Extended radio galaxies (RGs) have traditionally been classified into Fanaroff-Riley (FR) I/II types, based on the ratio r of the separation between the brightest regions on either sides of the host galaxy and the total size of the radio source. In this talk I will describe a systematic investigation of the distribution of physical properties of RGs as a function of r, in order to better understand the FR I/II dichotomy. It is found that a classification solely based on r is not enough to define two distinct populations of RGs, and we suggest that the inclusion of nuclear optical emission line is needed for a better classification scheme. Having presented an improved scheme, I will discuss possible origins of different radio morphology, and comment on feedback from RGs.

152010-10-15 Fri
14:00~15:00
R1203
Dr. Rick Perley
[NRAO]
The Expanded Very Large Array
Abstract

The EVLA project is a $90M upgrade of the Very Large Array which will multiply its scientific capabilities at least tenfold. Begun in 2000, the project will be completed by the end of 2012. Key goals for the project include: Complete frequency coverage from 1 to 50 GHz with maximum instantaneous bandwidth of up to 8 GHz; all-digital fiber-optic signal transmission from the antennas to optimize stability; a wide-bandwidth full-polarization correlator which will enable extraordinarily flexible observing modes. EVLA construction continues to progress well. All 28 antennas have been upgraded to modern standards, and about half of the 228 wideband cryogenically cooled receivers are now installed. The WIDAR correlator is now completed, and 2 GHz-wide data are now available for testing purposes. In this talk I will review the status of the project and the unique observational capabilities that the EVLA can now offer via the `OSRO' and `RSRO' programs. Examples of early science which demonstrate the potential of the completed project will be shown. The EVLA's capabilities will rapidly rise over time as the WIDAR correlator is brought to its full capability. However, the scientific productivity of the array will be set to a significant degreee by our ability to record, distribute, calibrate, and image the multi-TB datasets generated by the correlator -- these are the major challenges for the future, and I will spend some time on the observatory's plans to meet them.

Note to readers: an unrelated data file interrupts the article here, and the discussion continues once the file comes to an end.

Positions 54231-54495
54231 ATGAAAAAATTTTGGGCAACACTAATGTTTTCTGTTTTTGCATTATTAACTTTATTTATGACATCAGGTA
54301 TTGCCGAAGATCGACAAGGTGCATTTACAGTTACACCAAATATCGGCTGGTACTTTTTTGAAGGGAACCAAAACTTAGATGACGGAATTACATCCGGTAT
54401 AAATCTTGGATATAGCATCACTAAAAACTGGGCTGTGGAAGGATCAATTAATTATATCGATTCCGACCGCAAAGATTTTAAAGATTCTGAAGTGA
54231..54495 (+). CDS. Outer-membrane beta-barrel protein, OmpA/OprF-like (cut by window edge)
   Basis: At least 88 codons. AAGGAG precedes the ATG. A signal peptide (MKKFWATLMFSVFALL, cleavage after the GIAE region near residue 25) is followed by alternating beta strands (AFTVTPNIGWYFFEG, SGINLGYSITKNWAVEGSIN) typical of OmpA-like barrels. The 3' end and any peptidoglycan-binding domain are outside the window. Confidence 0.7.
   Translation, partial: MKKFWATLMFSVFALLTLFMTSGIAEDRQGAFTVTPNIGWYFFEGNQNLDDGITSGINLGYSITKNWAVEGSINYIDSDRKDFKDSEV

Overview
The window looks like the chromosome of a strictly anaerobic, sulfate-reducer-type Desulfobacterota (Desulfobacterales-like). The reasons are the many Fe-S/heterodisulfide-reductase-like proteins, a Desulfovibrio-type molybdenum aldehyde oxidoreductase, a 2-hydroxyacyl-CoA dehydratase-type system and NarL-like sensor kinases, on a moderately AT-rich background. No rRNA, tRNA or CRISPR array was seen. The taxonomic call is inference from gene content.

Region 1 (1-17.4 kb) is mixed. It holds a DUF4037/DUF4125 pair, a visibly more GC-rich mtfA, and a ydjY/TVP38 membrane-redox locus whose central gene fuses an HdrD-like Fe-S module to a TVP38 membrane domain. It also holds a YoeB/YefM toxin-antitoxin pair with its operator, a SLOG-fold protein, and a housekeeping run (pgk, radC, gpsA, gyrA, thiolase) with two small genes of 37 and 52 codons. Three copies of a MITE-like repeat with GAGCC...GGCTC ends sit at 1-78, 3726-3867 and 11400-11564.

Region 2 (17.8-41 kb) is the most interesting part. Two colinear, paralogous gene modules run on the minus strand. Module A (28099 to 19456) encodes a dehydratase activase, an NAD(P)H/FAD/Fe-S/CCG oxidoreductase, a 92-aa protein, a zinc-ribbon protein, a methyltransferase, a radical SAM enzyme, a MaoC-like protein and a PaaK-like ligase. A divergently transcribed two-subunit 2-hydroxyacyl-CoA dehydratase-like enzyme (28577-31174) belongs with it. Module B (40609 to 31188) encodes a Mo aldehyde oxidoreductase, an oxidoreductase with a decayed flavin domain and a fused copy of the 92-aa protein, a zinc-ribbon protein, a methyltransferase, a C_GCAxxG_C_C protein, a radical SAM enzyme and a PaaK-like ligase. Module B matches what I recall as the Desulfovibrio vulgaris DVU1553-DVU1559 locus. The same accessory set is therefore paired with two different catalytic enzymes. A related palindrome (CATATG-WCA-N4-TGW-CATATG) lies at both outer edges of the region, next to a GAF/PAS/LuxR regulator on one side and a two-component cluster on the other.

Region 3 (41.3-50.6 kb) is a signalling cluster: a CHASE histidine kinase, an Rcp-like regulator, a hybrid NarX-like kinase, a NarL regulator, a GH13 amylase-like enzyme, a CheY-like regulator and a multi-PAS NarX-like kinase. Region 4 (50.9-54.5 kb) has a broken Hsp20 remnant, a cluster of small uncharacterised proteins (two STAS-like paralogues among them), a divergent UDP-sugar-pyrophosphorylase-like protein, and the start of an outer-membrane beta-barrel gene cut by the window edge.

162010-10-01 Fri
14:00~15:00
R1203
Alfonso Trejo
[ASIAA]
Non-thermal radio sources toward the Galactic plane
172010-09-24 Fri
14:00~15:00
R1203
Dr. Anil Pandey
[Aryabhatta Research Institute of Observational Sciences]
Star formation in and around young clusters associated with HII regions
Abstract

We are pursuing multi-wavelength studies of a few star-forming regions to study the star formation scenario. The young stellar objects (YSOs) in these regions have been identified using the near/ mid-infrared colours, slitless spectroscopy and X-ray observations. The colour-magnitude diagram of the YSOs indicates that the majority of these objects have ages between 1 Myr to 5 Myr, indicating a non-coeval star formation in the clusters. There is evidence for triggered star formation at the periphery of cluster regions. I shall discuss our recent results regarding triggered star formation around young star clusters as well as IMF of these regions.

182010-09-17 Fri
14:00~15:00
R1203
Dr. David Hiriart
[San Pedro Martir Observatory]
San Pedro Martir Observatory
192010-09-16 Thu
14:00~15:00
R1203
Prof. Chris Conselice
[University of Nottingham]